As biblical women we choose to live differently than other women around us. Different attitudes. Different priorities. Different expectations of ourselves and others. It’s about sorting through our culture, and taking only the best and most biblical. It's about holding tight to what is good.
(read part 2)

How has your thinking about what it means to be a woman been influenced by feminist ideas?



>> November 11, 2008


I don't know how to express to you how excited I am about this blog and the possibilities of networking with other pastor's wives in my generation. I'm looking forward to being blessed by this experience.

A little bit about me:

I'm 31, was born in Costa Rica, lived in Mexico for a bit and then grew up mostly in Texas. In the last 10 years, I've lived in Texas, Washington DC, Texas again, Michigan and now California. I have a degree in journalism and I still love to write, edit and create, though I hardly ever do it for pay these days (more on that in a bit).

A lot of times I have an insatiable need to know. It's probably why I liked interviewing and reporting and why today I thrive off getting the inside stories on politics and newsmakers. I live for a good documentary. Besides prowling the internet for information, I love to entertain friends and soon-to-be friends, plan parties, read books and dabble in photography. There is really not enough time in the day to explore my interests and meet my goals. But that in itself keeps me going.

My husband, Ben, is an associate pastor. His passion is young adult ministry. We're constantly lamenting the fact that, as a whole, we're not investing time in helping young adults acquire a passion for the Word and for God. Clutch Talk is a result of that passion, because our generation of pastor's wives and our unique struggles are overlooked.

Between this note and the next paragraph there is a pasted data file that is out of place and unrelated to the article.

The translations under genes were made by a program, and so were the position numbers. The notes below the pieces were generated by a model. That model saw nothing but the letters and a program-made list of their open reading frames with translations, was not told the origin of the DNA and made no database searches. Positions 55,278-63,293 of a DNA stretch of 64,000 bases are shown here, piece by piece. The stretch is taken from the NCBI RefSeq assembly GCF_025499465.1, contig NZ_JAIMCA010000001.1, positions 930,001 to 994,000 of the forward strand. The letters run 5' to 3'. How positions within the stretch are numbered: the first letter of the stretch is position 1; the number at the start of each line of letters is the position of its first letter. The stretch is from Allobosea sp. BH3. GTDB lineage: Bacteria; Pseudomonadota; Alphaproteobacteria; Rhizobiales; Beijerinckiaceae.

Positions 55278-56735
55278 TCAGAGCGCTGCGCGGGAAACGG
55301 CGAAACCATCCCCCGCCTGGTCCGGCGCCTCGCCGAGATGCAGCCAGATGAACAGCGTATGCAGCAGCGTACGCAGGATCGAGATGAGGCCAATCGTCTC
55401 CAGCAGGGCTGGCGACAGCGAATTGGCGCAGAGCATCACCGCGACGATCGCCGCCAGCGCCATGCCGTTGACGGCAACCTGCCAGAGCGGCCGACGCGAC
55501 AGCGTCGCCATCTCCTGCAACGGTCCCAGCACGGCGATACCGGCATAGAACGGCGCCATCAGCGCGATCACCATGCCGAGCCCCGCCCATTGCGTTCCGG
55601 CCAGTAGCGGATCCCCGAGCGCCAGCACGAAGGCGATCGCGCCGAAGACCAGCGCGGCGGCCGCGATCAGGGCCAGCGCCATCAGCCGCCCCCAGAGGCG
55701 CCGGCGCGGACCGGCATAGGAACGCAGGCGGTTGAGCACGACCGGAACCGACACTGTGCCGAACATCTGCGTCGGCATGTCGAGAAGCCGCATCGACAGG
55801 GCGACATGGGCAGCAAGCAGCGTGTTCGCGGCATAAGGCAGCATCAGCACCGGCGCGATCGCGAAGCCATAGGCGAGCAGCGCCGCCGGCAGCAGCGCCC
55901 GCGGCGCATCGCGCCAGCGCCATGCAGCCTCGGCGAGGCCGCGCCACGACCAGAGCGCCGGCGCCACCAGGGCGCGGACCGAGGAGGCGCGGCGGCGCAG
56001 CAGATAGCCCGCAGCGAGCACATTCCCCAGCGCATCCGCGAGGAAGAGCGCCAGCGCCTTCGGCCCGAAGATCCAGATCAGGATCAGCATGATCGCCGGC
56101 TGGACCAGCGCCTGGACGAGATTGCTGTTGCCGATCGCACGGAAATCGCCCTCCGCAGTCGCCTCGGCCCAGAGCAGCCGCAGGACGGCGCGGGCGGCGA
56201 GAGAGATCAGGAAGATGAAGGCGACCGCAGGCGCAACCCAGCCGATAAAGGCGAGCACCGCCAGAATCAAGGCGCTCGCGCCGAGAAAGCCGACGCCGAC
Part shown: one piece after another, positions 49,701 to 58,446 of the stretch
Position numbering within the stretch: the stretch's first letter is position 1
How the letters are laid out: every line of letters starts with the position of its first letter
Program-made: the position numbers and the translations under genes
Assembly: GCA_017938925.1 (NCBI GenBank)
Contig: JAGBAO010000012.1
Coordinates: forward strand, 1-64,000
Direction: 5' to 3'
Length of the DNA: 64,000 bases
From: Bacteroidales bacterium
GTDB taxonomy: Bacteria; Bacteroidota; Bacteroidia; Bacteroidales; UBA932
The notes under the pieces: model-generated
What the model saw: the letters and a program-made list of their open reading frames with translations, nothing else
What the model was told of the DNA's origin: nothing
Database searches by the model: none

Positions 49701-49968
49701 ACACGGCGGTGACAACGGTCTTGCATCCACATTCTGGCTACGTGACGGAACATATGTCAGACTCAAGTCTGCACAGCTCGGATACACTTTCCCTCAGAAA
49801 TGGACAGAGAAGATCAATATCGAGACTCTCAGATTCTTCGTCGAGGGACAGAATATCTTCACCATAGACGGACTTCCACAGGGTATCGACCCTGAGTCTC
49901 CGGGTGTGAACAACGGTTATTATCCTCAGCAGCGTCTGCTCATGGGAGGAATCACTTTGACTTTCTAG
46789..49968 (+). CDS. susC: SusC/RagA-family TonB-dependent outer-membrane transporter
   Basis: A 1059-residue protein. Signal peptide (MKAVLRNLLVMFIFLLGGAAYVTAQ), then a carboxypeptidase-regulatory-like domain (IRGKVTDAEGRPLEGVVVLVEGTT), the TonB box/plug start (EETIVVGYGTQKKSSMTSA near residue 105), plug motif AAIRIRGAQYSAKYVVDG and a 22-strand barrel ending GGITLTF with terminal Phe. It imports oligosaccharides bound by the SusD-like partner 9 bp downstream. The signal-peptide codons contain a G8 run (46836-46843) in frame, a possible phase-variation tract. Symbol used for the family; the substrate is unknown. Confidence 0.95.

Together Ben and I share a one-year-old son, Maxton. He's the absolute love of our lives. We enjoy him so much. I dedicate my days to caring for him and raising him up to be a strong man of God. I believe with every cell in my body that God gave him life for a special and unique purpose. I can't wait to witness what God has in store for him. I totally don't deserve him. So, Maxton is the main reason I don't work for pay, but really, he saved me from having to look for work when we moved to L.A. I never really thrived as an employee. There seemed to be no time to live life!

This way of life suits me a whole lot better and I sincerely feel that it's just a bit more full because I get to embark on this PW conversation with you! I look forward to reading your insights and building this community.

Welcome to CLUTCH!



>> October 10, 2008

Hi girls!

I'm Sarah, married to Marius and living in the metro Atlanta area. We've been married almost 7 years.

Marius is the Senior Pastor of two churches in the Greater Atlanta Area. He's passionate about community projects, international mission trips and small groups, in addition to baptismal studies, counseling, and lately - lots of weddings! He's full of life and keeps my sometimes-workaholic self balanced with spontaneity and enthusiasm. (You can't tell, can you?)
I absolutely LOVE to travel, it's a bug I caught as a missionary kid living in Russia. Since then, visiting 30 countries, short-term mission trips to a dozen places, graduate study abroad and 4 summers in youth mission programs have given me lots of opportunities to learn about other cultures.